In my first post, I made a mild dig at my former hometown (Silicon Valley) for perhaps becoming a bit soft(ware) and distant from the science and tech base it started from. That’s not the whole story, of course, and in any event the home of Apple and Google (great software companies that ended up doing their own great hardware) doesn’t need my help to philosophize on this topic.
Their own late Bill Campbell, mentor to the leaders of both tech giants, when asked about this in a January interview with Randy Komisar, made the interesting observation (from 4:00-7:00 approx.) that money in the bank from quicker (3-5 year) return/lower risk investments leads to more appetite for harder problems (including in science and health) and longer payout (5-8 years) investments.
And the Plug and Play winners are
So it was encouraging to me that the most recent top-rated Y-Combinator Plug and Play Demo Day companies out of 150 pitching were all in science and technology innovation (as opposed to “he Uber of X”, etc. ), as Silicon Valley Business Journal’s Cromwell Schubarth reports:
The Sunnyvale incubator has VIP judges vote for the best pitches they hear at its Startup Camp Expos and here are the three they liked best on Thursday. First was Koniku, a Newark-based company that is developing new chip architecture by using neurons. Second was Omniscience, a Palo Alto Big Data startup I profiled last year in The Pitch. Third was Qidni Labs, a San Francisco and Ontario-based company working on implantable renal replacement therapy.
And yes, science companies can raise money in Oregon
Last month, Inpria raised a new round well north of $8M, adding both Air Liquide (leading the round) and TOK as new investors. Solid progress on the improbably complex EUV exposure tools has led to increasing visibility for Inpria and the advantages of its novel photo-imageable materials chemistry.
And last week, AbSci announced its $5.1M series A financing, led by Phoenix Venture Partners of Silicon Valley. AbSci’s SoluPro™ E. coli protein expression system promises lower costs for biologic drugs that cannot be manufactured by chemical processes. This is an exciting development for a Portland-nurtured biotech company that also won last year’s OEN Game Changer award – by audience vote.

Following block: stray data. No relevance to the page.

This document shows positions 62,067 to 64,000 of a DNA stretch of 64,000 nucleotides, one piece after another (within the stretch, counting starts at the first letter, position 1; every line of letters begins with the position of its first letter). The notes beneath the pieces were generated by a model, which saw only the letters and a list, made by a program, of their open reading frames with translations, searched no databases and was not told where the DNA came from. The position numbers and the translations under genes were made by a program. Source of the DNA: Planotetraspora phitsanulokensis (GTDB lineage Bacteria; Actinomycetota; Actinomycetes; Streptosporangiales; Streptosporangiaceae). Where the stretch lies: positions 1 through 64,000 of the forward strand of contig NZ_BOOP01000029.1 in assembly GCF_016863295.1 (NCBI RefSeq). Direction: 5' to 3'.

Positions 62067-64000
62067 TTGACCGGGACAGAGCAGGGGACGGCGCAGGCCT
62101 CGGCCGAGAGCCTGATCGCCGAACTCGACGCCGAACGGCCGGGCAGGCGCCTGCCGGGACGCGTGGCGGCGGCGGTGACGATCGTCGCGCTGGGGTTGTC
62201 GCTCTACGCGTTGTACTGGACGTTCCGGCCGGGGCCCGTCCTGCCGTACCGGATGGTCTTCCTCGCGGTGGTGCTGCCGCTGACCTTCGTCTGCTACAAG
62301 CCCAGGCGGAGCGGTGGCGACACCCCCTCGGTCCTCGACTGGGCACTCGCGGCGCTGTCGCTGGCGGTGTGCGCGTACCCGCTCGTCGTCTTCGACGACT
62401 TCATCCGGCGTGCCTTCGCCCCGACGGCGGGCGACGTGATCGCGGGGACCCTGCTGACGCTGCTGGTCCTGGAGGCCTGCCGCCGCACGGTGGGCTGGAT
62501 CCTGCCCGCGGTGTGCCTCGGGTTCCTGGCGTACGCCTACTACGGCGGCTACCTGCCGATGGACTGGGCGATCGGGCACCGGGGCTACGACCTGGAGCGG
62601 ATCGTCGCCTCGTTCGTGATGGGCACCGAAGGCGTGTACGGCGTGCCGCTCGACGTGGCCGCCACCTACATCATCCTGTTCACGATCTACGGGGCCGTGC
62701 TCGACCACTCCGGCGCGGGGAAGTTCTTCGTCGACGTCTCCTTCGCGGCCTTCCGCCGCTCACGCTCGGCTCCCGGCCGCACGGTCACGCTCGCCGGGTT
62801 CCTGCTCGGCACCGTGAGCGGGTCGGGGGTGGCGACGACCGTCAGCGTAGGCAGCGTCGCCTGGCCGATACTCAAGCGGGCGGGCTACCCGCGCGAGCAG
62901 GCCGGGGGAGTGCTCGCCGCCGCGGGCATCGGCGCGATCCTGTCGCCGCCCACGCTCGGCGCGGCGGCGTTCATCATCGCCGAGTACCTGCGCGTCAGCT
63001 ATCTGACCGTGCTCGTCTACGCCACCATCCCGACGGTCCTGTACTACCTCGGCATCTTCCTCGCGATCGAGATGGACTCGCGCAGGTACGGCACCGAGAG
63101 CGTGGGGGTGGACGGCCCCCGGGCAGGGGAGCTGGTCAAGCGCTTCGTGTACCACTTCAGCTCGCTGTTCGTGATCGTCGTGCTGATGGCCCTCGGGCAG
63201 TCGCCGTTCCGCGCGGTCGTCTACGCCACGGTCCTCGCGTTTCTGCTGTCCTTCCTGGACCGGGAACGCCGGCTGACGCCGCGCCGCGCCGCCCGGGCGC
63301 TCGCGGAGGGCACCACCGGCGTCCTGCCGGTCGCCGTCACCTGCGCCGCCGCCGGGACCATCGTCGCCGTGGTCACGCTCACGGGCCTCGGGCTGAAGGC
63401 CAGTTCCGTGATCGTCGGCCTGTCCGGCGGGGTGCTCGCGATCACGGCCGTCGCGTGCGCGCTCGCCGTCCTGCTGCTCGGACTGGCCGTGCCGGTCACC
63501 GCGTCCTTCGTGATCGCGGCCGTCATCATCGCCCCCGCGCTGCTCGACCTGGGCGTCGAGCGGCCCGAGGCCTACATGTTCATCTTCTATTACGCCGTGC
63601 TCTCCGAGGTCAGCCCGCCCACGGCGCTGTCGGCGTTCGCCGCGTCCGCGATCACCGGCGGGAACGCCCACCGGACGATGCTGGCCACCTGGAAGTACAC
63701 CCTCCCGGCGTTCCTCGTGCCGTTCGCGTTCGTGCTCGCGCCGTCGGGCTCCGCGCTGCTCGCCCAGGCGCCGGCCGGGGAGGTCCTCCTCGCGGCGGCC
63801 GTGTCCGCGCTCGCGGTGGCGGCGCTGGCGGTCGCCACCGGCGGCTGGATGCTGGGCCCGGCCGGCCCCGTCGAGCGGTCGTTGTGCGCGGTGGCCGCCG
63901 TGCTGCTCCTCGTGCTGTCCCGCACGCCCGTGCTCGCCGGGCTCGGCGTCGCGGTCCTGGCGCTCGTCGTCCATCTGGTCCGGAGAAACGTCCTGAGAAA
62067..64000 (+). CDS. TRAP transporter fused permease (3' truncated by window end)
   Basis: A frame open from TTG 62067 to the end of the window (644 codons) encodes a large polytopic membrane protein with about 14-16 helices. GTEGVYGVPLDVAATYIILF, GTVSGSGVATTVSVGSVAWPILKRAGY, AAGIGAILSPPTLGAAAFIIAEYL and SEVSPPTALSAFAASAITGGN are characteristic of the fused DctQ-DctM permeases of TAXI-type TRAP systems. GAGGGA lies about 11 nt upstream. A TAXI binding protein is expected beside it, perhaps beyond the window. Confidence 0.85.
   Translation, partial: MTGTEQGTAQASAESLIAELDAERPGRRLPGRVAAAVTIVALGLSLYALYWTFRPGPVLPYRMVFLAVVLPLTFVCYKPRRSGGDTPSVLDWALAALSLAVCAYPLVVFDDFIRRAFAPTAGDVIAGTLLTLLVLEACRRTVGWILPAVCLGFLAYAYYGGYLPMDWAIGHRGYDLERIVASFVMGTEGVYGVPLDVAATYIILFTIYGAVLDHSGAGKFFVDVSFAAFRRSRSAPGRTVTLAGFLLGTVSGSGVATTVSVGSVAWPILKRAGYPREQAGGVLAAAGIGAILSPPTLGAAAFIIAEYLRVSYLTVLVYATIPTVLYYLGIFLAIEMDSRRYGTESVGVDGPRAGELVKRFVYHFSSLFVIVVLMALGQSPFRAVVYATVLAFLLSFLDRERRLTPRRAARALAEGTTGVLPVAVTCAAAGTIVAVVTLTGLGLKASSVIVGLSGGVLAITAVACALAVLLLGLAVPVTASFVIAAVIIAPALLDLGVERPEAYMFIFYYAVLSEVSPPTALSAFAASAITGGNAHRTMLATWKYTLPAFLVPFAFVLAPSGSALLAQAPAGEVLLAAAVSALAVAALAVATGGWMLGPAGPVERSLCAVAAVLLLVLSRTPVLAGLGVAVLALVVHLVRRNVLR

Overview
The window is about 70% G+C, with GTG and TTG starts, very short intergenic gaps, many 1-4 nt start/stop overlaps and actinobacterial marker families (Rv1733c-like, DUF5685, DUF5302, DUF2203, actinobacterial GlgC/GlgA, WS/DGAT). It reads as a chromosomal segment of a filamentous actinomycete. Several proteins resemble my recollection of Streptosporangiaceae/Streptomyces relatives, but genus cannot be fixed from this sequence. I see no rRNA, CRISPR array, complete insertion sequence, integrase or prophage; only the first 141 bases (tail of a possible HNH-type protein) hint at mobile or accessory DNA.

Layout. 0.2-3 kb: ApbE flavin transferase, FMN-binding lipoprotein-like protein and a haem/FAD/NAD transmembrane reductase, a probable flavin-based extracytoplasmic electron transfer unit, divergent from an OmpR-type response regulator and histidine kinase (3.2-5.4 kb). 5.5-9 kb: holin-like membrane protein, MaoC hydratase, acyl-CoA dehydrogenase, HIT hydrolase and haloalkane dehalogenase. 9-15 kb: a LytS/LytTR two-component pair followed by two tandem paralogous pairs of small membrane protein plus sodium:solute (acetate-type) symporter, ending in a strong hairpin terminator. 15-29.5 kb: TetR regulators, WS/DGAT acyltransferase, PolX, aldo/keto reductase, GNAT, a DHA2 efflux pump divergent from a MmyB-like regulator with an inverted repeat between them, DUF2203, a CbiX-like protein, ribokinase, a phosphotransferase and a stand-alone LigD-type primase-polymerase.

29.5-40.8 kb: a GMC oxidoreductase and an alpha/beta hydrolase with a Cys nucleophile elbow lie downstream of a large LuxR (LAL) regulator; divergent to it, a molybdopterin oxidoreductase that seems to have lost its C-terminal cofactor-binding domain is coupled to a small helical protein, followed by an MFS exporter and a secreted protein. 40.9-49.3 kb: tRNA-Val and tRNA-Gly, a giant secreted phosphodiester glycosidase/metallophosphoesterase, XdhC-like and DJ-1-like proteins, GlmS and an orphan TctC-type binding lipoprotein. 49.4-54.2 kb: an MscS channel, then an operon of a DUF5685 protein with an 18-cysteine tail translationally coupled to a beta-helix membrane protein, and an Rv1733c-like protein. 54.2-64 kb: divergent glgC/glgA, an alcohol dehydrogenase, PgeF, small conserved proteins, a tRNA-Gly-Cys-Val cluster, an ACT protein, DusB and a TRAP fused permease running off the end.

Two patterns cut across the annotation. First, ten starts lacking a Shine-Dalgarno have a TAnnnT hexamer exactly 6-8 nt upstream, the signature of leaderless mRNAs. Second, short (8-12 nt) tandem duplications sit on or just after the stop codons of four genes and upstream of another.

Making the most of the great indoors
Most people wouldn’t think it brilliant of me and 75 fellow science geeks to spend the most glorious Saturday, April 16 in Oregon history at an indoor event, but I am glad I did. The Portland section of the American Chemical Society hosted its first Oregon Science Startup Forum and it was terrific. Hats off to event chair Jim Tung, who can be found at Lacamas Labs as a research chemist during the week.
Hemai Parthasarathy, Scientific Director of the Thiel Foundation’s BreakoutLabs gave a keynote talk on how BOL funds breakthrough platform technologies to the tune of up to $350K at 8-10 early stage companies each year across the U.S. It’s a fabulous program, and a model I dream to emulate.
Highlighted Oregon companies (and entrepreneurs) included DesignMedix (Sandy Shotwell), Oregon BrewLab (Dana Garves of Eugene), Valliscor (Rich Carter of Corvallis), Curadite (scoop: Dennis McNannay’s new company) and Gamma Therapeutics (David Farrell). Great companies, great people, please take a look.
Also visiting from San Francisco was Ethan Perlstein of Perlstein Lab. Ethan is an example of an important trend: postdoctoral scholars trained to become academics, except most of them won’t. These highly skilled people are an unprecedented potential entrepreneur source. Ethan’s story was interesting – he initiated key opinion leader conversations on Twitter to discover a market for his Harvard PhD research. The result is a company that accelerates drug discovery for 5000+ orphan diseases.
If you’re sorry you missed the Science Startup Forum, it’s not too late to enjoy two upcoming semiconductor industry (still Oregon’s largest and highest wage sector) events:
April 26 SEMI (Semiconductor Equipment and Materials Institute) Breakfast Forum – The Age of Automotive Electronics, held at Intel’s Ronler Acres facility. Automotive electronics (including for electric vehicles) alternates with Internet of Things as the hot topic for the $336B global semiconductor industry. SEMI’s Silicon Forest chapter is one of its most active.
May 5-6 Critical Materials Conference at the Embassy Suites Hotel in Hillsboro. The last two days of the annual Critical Materials Council meeting (for fab managers around the world) are open to the public. This year’s theme is “Critical Materials for Device Driven Scaling”. Most of the periodic table ends up in your electronics, so if you’re curious how the elements are used and where they come from, this meeting is for you.
Skip Rung is a senior high-technology research and development (R&D) executive with over 25 years of engineering and management experience in complementary metal-oxide-semiconductor (CMOS) process technology, integrated circuit design and packaging, MEMS, microfluidics, and inkjet printing. Skip currently serves as President and Executive Director of ONAMI.